Matrixone
Gendrok
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Nicaragua
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Posted: Sunday, December 19, 2010 - 03:59 PM UTC
I see that your lines are very soft, contrary to the real heavy dark lines that I've seen before in pre-shading examples
matrixone
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Oregon, United States
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Posted: Monday, December 20, 2010 - 06:20 AM UTC
Gendrok,
As you can see in my in-progress pics of my Fw 190F-8 I like to have my pre-shading very subtle, this would not be very easy to do without using an airbrush.
My model looks very rough right now but after the rest of the camo is painted and the markings are on the pre-shading will hardly be noticed. Pre-shading is a great way to add some weathering to an aircraft model but sadly some people take it to such extreme levels that instead of looking like an aircraft with some weathering on the paint job the models end up looking very toylike.

Below is a recent model of mine that had pre-shading done the exact same way as the Fw 190F-8 pictured in my earlier post, as you can see (just barely!) that the pre-shading is very subtle and hardly noticed on the finished model, it helps to have photographs of the aircraft you are modeling nearby to look at when adding pre-shading or other weathering effects so you don't over do it.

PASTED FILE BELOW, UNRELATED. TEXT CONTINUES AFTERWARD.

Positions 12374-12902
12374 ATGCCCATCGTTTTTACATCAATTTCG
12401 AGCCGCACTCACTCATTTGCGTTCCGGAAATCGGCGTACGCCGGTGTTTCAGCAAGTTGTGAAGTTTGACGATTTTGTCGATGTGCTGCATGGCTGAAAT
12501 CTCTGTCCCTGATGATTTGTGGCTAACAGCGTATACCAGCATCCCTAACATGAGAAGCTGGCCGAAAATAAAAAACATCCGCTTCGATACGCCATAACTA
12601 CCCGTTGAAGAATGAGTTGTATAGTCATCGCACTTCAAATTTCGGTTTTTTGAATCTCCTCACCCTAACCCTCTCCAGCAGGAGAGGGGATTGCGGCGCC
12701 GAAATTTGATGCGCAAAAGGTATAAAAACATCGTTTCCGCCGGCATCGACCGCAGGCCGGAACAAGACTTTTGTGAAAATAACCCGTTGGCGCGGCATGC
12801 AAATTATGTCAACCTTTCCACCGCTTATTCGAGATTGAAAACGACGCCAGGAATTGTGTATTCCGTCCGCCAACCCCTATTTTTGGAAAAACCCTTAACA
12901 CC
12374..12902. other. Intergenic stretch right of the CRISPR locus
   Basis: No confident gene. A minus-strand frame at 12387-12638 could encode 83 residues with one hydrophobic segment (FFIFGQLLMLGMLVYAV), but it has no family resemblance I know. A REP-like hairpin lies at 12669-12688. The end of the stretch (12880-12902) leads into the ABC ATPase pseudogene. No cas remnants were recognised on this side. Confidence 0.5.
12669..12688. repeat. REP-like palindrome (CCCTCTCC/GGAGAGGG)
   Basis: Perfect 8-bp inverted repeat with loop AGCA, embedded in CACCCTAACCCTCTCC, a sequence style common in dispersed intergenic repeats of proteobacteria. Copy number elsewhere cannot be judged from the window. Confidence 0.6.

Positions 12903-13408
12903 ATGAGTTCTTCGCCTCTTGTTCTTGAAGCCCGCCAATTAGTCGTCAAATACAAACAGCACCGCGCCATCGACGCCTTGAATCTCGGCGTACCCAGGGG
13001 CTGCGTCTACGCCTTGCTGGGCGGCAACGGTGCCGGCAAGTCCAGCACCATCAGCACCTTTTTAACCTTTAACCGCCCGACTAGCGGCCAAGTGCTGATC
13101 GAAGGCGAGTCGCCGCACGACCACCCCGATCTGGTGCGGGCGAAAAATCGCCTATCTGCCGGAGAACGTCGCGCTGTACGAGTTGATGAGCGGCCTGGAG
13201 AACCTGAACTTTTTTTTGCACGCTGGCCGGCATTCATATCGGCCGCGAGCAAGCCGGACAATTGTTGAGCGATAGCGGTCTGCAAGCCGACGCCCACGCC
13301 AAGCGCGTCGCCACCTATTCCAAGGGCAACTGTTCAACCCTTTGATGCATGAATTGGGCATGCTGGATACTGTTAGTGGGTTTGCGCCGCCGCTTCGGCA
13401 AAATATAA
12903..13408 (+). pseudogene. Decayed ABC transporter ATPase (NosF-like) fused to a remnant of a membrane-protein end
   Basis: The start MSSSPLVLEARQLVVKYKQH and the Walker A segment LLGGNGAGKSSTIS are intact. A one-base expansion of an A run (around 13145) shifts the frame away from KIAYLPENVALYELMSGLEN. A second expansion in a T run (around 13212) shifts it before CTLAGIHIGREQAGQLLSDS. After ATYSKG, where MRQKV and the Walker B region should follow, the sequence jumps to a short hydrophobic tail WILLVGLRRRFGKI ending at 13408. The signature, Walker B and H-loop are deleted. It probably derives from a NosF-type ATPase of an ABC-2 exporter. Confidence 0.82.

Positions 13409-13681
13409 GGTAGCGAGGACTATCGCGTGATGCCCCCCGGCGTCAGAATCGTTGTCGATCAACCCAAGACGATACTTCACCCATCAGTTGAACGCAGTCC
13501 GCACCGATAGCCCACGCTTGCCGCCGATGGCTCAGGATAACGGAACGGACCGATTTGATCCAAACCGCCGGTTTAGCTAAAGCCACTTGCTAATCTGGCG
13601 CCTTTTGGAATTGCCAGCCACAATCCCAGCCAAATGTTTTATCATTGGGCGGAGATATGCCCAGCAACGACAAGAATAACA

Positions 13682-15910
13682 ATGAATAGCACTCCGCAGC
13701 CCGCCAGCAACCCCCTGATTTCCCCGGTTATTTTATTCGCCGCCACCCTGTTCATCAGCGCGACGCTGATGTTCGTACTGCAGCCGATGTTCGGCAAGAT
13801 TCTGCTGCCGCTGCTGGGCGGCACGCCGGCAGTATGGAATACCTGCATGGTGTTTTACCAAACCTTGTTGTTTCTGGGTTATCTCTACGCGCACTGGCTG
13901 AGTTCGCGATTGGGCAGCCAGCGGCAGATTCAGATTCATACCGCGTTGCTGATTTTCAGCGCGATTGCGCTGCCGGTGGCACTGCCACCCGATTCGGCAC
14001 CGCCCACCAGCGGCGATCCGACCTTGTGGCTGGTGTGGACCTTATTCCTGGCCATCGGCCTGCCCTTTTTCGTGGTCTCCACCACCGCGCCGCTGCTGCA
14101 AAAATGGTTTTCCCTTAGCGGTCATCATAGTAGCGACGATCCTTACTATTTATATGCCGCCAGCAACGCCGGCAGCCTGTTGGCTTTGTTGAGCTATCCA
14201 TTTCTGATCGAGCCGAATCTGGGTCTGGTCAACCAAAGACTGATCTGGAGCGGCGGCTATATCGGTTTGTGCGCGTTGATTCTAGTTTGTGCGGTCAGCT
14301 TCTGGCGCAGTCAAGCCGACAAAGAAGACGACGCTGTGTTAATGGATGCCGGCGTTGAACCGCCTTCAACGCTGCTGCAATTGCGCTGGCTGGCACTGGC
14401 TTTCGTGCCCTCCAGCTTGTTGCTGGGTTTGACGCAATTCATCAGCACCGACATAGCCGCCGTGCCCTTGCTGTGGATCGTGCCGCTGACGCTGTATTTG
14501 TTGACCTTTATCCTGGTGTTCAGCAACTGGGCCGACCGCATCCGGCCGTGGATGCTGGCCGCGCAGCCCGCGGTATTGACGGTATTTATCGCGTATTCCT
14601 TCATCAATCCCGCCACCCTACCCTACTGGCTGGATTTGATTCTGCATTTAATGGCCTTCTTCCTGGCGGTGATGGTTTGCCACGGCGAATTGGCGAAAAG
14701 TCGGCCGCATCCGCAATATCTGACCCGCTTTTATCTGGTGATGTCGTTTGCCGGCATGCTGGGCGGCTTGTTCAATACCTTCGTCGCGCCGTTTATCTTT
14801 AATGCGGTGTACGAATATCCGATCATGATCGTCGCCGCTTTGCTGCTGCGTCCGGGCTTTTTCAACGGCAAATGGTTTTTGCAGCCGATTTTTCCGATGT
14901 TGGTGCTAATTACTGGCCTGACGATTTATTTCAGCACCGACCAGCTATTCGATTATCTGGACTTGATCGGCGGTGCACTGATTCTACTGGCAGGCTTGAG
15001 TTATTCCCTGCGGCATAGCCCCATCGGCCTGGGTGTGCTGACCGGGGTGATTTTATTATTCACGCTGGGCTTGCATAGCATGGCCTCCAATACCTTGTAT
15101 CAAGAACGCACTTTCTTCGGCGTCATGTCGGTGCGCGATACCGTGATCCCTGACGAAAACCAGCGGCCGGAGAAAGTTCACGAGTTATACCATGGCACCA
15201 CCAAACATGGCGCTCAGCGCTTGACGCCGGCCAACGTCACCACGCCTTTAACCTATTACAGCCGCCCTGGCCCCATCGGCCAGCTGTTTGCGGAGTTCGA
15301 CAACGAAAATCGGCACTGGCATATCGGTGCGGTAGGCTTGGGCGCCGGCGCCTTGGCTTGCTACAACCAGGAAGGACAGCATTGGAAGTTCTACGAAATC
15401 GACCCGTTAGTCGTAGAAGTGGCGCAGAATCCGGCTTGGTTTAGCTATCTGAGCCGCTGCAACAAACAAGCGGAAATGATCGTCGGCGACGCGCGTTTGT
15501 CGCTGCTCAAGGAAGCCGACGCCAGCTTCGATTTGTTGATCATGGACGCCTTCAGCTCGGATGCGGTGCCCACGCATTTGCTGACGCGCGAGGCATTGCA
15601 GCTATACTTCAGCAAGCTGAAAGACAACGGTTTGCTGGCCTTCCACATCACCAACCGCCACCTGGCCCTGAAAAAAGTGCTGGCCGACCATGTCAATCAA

Some people say that pre-shading is just a fad and does not help the model look more realistic but I don't agree with that line of thought, if done correctly its an important tool for weathering aircraft models.

Matrixone
JPTRR
Staff MemberManaging Editor
RAILROAD MODELING
#051
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Tennessee, United States
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Posted: Tuesday, December 21, 2010 - 11:39 AM UTC
Gendrok, Les does a great job with pre-shading. I rarely use the technique but when I do, I keep it subtle.
[quote]...some people take it to such extreme levels that instead of looking like an aircraft with some weathering on the paint job the models end up looking very toylike.[/qoute]

Les is correct. A few years ago a popular model magazine featured and praised a B-29 with pre-shading, but the panel lines were so dark it looked like the airframe was covered with quilted cloth.

Gendrok
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Nicaragua